Since the first film was made featuring Ian Fleming’s signature secret agent back in the 1960s — Dr. No, starring Sean Connery and filmed for a mere million bucks — the Bond movies have grown steadily more successful and deeply embedded in the culture, evolving with each sequel to fit the moment.

But in the modern era of film and society, do we even need 007 anymore? What’s next for the super spy, and what does his ever-growing popularity signify? The Knowledge@Wharton show on Wharton Business Radio on SiriusXM channel 111 recently interviewed Wheeler Winston Dixon, a professor of film studies at the University of Nebraska, and Christoph Lindner, a professor of media and culture at the University of Amsterdam who has edited a couple of books about the James Bond phenomenon, to discuss those ideas — and to answer that nagging question: Who is the best Bond?”

You can read the transcript, or listen to the podcast, by clicking here, or on the image above.

Why Aren’t More Women Directing Action Films?

Friday, October 30th, 2015

Lexi Alexander knows why women aren’t getting the opportunities they should in Hollywood.

As ReBecca Theodore wrote in Vulture on October 28, 2015, “Lexi Alexander doesn’t suffer fools lightly. The Oscar-nominated director, and outspoken advocate for women filmmakers, made waves in Hollywood last year when she wrote an essay on the deeply ingrained bias women directors face in the industry. Since then, Alexander has kept the pressure on studios to allow more opportunities for female directors.

Born to a German mother and Palestinian father, Alexander is a former World Kickboxing Champion who got her start in the business as a stuntwoman, and soon segued into directing. Her 2002 short Johnny Flynton landed an Academy Award–nomination, and her 2005 feature Green Street Hooligans won the SXSW Jury and Audience Awards. That led to a gig directing Punisher: War Zone, making her the first woman to direct a comic-book feature. Most recently, Alexander directed tonight’s episode of Arrow, which had previously brought on two women directors (Wendey Stanzler and Bethany Rooney). We spoke to Alexander about working on the CW’s comic-book series, embracing her biracial identity, and why more women aren’t directing multimillion-dollar superhero franchises.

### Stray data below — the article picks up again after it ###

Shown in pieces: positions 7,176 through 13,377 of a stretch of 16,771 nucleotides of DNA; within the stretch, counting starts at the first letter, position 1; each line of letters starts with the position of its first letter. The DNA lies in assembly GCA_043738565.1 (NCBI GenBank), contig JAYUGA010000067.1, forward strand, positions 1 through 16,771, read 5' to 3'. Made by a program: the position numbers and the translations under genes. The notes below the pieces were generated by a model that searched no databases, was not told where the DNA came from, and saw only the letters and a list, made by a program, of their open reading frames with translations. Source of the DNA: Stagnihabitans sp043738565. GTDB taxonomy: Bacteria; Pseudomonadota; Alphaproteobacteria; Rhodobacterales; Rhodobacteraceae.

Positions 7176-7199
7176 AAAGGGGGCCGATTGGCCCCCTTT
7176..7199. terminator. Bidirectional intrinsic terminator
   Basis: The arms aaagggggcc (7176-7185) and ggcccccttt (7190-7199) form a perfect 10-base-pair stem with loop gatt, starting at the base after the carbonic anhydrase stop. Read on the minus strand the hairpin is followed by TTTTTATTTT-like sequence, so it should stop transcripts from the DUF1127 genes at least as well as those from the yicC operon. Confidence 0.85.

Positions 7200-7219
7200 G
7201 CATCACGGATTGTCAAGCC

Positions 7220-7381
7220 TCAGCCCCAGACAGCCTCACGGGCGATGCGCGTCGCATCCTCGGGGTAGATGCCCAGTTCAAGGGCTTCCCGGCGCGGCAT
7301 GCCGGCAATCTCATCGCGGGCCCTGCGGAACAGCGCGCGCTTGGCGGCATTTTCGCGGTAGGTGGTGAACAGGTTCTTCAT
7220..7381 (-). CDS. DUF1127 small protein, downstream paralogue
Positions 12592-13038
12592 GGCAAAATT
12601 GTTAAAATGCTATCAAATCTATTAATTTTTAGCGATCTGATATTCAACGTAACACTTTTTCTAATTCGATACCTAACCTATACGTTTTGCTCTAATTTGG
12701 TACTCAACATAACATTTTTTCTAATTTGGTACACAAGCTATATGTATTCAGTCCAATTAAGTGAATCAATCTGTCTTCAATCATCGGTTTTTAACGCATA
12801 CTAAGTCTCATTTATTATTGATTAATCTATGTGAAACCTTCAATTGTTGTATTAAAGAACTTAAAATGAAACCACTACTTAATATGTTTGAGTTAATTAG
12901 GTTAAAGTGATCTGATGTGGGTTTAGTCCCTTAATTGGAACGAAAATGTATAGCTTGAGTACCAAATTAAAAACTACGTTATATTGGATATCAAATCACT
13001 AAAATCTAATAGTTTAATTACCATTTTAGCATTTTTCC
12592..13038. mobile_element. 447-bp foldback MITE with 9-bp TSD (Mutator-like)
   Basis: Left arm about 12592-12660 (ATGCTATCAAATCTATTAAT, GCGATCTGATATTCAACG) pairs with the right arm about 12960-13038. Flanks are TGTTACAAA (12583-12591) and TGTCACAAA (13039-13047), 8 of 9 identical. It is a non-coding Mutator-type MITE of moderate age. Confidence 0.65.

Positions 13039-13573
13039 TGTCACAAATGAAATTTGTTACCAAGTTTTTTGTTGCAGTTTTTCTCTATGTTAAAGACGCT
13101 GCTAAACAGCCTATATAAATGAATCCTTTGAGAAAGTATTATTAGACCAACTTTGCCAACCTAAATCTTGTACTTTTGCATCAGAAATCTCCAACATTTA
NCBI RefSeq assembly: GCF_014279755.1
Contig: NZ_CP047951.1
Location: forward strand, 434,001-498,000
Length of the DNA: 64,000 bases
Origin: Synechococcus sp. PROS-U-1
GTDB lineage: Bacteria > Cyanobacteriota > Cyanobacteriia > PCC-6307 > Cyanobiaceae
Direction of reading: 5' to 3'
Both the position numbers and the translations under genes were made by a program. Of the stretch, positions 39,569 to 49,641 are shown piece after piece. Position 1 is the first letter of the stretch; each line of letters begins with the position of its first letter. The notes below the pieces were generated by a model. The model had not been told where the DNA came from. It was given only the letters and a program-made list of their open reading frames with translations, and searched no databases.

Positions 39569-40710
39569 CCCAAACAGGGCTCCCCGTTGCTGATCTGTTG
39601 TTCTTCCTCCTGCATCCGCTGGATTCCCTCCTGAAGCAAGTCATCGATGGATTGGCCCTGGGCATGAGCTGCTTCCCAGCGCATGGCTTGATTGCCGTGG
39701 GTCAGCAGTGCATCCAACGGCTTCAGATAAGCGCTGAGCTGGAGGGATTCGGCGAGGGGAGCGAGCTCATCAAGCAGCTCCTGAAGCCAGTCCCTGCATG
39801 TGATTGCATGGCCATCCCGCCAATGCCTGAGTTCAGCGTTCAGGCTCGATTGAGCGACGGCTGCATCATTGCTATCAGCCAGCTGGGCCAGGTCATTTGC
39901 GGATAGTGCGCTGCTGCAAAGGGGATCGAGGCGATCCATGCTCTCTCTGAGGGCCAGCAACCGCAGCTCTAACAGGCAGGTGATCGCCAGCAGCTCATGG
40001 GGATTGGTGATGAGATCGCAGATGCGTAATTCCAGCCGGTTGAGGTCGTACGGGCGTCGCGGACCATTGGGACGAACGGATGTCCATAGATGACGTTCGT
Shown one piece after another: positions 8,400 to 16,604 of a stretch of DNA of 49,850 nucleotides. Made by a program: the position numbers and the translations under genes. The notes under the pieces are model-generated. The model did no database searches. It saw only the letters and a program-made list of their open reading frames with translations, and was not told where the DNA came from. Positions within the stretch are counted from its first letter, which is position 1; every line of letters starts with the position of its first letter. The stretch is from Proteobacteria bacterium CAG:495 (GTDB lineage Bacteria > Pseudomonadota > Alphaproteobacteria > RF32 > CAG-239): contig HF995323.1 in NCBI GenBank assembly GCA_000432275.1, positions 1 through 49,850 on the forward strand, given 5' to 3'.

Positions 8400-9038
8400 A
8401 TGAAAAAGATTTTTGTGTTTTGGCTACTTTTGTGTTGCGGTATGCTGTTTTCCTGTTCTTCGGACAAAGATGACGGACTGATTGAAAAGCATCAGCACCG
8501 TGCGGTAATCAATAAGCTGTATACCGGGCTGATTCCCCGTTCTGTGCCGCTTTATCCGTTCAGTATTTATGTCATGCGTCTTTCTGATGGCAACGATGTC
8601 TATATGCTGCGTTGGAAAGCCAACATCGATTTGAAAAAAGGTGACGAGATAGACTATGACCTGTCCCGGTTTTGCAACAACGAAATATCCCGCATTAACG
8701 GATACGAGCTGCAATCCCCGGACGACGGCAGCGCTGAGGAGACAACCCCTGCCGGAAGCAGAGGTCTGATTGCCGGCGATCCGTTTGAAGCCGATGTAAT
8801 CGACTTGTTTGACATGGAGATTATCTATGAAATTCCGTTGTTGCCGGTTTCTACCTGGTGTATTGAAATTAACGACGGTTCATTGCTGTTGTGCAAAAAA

How did you land this project?  How much did you know about the show going in?
I was contacted by the showrunners, specifically Andrew Kreisberg, who was a fan of Punisher: War Zone. I knew about the show and had watched the pilot when it came out. When I got the call for the meeting, I binged on three seasons of Arrow over an entire weekend.

Can you share some details about the shoot — how long it took to prepare, to find shooting locales?
All in all, I was there for three and a half weeks. Location scouting is a lot of fun, especially in a town where ten shows are being shot at the same time, because you’re constantly running into other crews scouting the same places. Then we all give each other side eye, because nobody wants to use a location that another show is using as well. It’s quite amusing, really.

Did you have a specific look or feel you wanted for this episode?